We study the impact of human activities on the Earth's climate and climate change in the Baltic Sea region. In the Laboratory of Atmospheric Physics, we investigate the impact of human activities on the climate in order to compile more reliable forercasts of the future climate (Toll et al 2019, Nature). Read additionally from an article of Novaator.
We study the functioning of the photosynthetic pigment-protein complexes isolated from natural and genetically modified bacteria, their structure-function relationship, and the effect of external conditions such as temperature, pressure and the chemical composition of the solution. The figure illustrates our recent results on the pressure shifts of the emission spectra of protein part (tryptophan molecules) and of the absorption spectra of pigment part (the ring of bacteriochlorophylls) of LH2 antenna complexes of two different bacteria. A glitch in the graphs of Rhodobacter sphaeroides at 5 kbar is interpreted as a specific pressure-induced structure change in the LH2 complex. No such change is observed for more stable Thermochromatium tepidum.
We study the causes of the formation of atmospheric ions and aerosols and their role in the climate system. In addition, we study environmental radioactivity and develop muon tomography.
The laboratory deals with nondiffracting, nonspreading and accelerating light pulses and their generation, characterization and applications – subjects in optics that have gained widespread attention since the first decade of the century.
We study the structure and dynamics of biomolecules and membranes, mainly in the field of photosynthesis research by using various neutron scattering methods, such as small angle scattering, neutron spectroscopy and diffraction.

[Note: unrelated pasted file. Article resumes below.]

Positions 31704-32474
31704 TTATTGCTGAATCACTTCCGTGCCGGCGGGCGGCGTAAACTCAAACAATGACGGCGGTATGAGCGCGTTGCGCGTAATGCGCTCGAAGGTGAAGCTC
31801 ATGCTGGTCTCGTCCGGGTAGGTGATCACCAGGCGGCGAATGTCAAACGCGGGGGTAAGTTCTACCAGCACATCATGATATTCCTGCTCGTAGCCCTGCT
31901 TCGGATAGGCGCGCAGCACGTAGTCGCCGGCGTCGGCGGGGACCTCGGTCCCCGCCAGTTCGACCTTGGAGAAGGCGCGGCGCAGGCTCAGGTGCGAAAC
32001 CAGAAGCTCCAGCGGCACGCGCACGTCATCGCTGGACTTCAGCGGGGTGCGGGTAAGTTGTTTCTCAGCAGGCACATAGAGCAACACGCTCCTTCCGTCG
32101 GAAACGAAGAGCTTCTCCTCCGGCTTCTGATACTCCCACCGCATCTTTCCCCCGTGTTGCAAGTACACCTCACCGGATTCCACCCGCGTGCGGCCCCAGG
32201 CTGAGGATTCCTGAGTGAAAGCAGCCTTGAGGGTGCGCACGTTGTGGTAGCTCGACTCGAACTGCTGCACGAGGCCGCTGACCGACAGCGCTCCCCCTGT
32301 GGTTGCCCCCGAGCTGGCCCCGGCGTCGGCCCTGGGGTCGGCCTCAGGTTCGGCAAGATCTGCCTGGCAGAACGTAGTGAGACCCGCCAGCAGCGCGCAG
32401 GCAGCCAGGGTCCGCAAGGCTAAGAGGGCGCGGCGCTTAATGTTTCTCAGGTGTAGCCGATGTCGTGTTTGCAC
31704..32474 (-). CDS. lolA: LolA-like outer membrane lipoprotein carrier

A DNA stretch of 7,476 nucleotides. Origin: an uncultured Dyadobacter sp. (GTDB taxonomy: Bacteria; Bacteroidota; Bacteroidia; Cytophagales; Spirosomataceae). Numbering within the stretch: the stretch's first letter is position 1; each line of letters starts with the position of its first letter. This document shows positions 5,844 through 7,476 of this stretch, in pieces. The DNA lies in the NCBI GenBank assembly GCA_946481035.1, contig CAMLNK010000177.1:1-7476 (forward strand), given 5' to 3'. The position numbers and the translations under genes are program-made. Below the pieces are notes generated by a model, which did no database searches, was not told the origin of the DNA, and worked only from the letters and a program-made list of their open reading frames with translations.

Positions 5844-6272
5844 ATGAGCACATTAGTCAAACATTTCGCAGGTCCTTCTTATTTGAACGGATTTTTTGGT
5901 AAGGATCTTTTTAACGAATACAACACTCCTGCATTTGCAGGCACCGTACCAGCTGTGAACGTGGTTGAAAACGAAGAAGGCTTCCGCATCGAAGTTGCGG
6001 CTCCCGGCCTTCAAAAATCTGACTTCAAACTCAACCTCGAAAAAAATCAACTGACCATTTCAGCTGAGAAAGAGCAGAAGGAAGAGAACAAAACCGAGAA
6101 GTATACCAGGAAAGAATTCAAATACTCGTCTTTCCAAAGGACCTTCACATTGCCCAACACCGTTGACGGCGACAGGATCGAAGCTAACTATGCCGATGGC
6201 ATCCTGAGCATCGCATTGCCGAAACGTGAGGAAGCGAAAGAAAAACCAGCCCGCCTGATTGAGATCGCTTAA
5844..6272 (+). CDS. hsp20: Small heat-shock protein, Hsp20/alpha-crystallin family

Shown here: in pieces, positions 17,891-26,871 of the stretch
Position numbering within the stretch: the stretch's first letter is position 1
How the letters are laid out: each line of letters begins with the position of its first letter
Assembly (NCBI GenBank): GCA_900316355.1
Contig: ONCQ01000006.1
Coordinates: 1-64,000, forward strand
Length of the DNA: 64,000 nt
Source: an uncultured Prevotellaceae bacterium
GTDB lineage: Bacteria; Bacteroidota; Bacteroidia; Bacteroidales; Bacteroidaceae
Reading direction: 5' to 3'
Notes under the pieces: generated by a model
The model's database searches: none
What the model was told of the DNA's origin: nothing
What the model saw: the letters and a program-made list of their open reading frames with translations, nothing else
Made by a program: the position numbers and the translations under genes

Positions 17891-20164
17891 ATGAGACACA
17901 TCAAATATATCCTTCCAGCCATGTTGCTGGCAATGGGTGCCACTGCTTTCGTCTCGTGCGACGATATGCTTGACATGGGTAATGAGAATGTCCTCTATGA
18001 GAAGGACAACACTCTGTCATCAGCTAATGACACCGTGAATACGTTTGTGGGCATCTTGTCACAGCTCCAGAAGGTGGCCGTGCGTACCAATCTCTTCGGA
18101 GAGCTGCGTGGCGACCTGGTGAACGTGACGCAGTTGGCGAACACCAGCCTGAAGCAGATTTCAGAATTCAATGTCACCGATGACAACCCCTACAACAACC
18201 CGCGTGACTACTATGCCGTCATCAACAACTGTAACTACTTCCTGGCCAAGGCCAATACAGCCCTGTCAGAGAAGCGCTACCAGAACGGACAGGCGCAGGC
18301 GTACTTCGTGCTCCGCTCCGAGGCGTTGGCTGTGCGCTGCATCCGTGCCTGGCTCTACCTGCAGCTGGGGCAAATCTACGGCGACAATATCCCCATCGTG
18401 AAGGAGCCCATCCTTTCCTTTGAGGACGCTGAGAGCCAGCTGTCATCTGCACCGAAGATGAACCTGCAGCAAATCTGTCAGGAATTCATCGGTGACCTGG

We train physics teachers and work to improve that the quality of physics in Estonian general education school and ensure that the teaching of physics in Estonian schools is sustainable.
We carry out complex experimental and theoretical studies of the fundamental and applied aspects of interactions between dopant ions (emitting centres) and crystalline host materials.
We develop the methods suitable for the production and research of thin and ultra-thin layers of material (solid films). Applications for the materials range from anti-corrosion coatings to micro- and nanoelectronics.
We are engaged in research and education in nanoscience, specifically in materials science, in the physics of low-dimensional structures, and in their interdisciplinary applications.
We use the soft X-ray excited processes for investigation of the atoms, molecules, thin films, solids and liquids. We use synchrotron radiation at different beamlines of synchrotron radiation sources (MAX-lab in Lund, BESSY in Berlin, DESY in Hamburg).
Our research is focused on the development of nanomaterial based sensors and related measurement techniques. We prepare and study various types of sensor materials and structures, and develop related sensor prototypes for various applications.
The main investigation area of the laboratory is condensed matter theory. New methods for numeric modeling of solids are developed with the aim of investigating and predicting properties of crystals, glasses, hetero- and nanostructures.